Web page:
Adult dating and entertainment company FriendFinder Networks has been hit by a cyber attack which has reportedly exposed account details of its 412 million users.
The cyber attack was carried out on AdultFriendFinder, Cams.com, Penthouse, Stripshow and/or iCams.com, which are all owned by FriendFinder Networks.
While the details of 339 million accounts from AdultFriendFinder.com were exposed in the attack, Cams.com saw 62 million accounts being disclosed.
The hackers also gained access to more than 15 million “deleted” accounts that were not removed from the databases.
Penthouse.com saw the attack exposing details of 7 million accounts, while the hackers obtained a few million from other smaller properties owned by the company, ZDNet reported.
According to LeakedSource, which obtained the data, the breach accounted for two decades’ of accumulated data from the company’s largest sites.
Friend Finder Networks confirmed the site vulnerability to ZDNet, but did not confirm the attack.
Friend Finder Networks vice president and senior counsel Diana Ballou was quoted by the publication as saying: “Over the past several weeks, FriendFinder has received a number of reports regarding potential security vulnerabilities from a variety of sources.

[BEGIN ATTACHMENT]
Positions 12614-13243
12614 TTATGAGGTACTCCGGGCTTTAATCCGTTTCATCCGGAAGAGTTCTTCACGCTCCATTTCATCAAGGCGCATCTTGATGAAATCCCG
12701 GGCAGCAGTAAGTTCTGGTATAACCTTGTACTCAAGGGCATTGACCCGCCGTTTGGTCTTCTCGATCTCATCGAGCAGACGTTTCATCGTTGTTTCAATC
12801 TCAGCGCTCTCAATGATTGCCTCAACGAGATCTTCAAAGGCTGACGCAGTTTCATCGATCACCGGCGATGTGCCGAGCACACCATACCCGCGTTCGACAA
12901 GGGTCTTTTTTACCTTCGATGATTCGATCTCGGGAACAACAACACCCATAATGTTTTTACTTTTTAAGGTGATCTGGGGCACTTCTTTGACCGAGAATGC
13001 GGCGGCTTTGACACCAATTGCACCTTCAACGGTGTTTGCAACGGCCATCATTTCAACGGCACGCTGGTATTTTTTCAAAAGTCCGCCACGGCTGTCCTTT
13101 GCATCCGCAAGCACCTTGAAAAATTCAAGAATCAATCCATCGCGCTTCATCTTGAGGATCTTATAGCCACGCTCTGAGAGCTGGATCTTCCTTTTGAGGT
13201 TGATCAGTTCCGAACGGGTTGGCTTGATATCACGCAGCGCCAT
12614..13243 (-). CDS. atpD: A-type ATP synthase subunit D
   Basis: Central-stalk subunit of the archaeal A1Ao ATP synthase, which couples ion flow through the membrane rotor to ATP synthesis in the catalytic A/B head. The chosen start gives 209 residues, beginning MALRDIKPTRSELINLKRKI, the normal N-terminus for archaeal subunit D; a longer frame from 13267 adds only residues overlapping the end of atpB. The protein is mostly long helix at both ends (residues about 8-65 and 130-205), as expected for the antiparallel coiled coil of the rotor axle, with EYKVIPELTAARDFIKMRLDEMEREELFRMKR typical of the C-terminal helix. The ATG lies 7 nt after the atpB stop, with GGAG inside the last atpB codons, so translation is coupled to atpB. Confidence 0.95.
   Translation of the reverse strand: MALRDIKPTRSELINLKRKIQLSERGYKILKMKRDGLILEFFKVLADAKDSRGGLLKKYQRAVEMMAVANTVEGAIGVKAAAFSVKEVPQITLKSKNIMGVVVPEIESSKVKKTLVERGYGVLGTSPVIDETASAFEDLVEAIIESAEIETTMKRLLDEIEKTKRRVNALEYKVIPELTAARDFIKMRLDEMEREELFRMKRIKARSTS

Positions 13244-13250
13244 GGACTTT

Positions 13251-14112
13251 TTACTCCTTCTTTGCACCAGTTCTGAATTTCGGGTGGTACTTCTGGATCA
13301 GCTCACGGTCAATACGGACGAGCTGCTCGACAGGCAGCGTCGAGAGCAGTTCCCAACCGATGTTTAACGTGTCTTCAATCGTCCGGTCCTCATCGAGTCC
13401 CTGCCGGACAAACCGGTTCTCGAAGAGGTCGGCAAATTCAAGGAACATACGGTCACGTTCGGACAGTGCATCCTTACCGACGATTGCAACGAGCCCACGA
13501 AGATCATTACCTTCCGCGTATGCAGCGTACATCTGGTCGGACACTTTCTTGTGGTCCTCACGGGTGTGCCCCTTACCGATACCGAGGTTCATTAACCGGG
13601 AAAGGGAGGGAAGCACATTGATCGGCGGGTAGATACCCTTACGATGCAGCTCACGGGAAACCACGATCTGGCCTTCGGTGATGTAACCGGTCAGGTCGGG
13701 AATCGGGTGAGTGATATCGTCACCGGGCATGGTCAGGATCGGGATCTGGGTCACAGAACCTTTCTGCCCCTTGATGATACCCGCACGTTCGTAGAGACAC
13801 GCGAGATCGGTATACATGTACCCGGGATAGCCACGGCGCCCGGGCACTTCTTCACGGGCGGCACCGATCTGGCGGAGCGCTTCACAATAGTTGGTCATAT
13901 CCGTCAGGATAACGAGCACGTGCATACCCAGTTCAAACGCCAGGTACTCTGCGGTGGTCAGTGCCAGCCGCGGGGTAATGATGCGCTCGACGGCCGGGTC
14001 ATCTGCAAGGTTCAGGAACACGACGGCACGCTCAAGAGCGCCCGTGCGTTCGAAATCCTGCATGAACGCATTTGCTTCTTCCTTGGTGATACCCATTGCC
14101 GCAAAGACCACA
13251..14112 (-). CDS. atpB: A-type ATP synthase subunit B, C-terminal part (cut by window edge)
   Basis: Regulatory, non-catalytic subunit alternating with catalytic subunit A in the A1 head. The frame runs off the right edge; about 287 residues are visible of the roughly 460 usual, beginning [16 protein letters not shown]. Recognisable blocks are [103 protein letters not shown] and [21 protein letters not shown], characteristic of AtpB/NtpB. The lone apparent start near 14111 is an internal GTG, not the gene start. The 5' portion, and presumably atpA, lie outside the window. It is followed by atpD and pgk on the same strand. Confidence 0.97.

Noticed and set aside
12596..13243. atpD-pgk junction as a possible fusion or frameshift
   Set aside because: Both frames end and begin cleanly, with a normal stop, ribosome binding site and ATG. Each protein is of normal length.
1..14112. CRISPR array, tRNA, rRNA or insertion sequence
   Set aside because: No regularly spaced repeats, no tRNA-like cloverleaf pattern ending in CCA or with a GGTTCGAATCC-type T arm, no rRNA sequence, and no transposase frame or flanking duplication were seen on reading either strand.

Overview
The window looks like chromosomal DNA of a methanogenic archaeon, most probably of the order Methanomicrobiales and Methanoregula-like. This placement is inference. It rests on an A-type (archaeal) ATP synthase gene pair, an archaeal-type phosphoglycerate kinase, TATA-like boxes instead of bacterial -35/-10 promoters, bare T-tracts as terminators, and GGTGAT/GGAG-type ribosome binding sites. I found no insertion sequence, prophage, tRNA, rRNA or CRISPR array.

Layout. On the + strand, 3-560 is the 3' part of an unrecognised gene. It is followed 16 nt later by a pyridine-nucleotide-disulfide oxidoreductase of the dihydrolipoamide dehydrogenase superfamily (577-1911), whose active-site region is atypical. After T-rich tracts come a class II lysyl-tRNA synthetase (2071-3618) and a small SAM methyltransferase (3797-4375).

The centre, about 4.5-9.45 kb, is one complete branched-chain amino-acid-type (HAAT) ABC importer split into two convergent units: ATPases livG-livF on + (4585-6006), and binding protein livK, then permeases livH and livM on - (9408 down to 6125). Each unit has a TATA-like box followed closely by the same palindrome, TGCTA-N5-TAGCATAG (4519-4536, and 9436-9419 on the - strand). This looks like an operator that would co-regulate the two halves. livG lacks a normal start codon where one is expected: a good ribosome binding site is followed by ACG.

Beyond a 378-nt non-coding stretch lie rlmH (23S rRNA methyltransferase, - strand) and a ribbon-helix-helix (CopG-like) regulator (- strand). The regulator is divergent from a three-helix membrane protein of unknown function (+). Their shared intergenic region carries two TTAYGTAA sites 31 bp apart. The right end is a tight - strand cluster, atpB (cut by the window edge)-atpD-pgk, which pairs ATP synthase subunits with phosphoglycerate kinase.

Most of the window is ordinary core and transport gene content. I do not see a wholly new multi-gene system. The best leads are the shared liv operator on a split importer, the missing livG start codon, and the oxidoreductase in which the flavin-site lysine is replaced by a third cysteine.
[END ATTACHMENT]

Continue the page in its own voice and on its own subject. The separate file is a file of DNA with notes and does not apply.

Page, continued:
“Immediately upon learning this information, we took several steps to review the situation and bring in the right external partners to support our investigation.
“While a number of these claims proved to be false extortion attempts, we did identify and fix a vulnerability that was related to the ability to access source code through an injection vulnerability.”
The breach took place when a security researcher Revolver had revealed that the AdultFriendFinder site contained a local file inclusion flaw.
The researcher said that the flaw, if successfully exploited, could enable a hacker to remotely run malicious code on the web server.
However, the attacker is yet to be identified.
The latest breach is the second faced by FriendFinder Networks after a hack last year that exposed nearly 4 million accounts, which included sensitive information, including sexual preferences and whether a user was looking for an extramarital affair.
In the current attack, the data does not seem to contain sexual preference data unlike the 2015 breach, the publication said.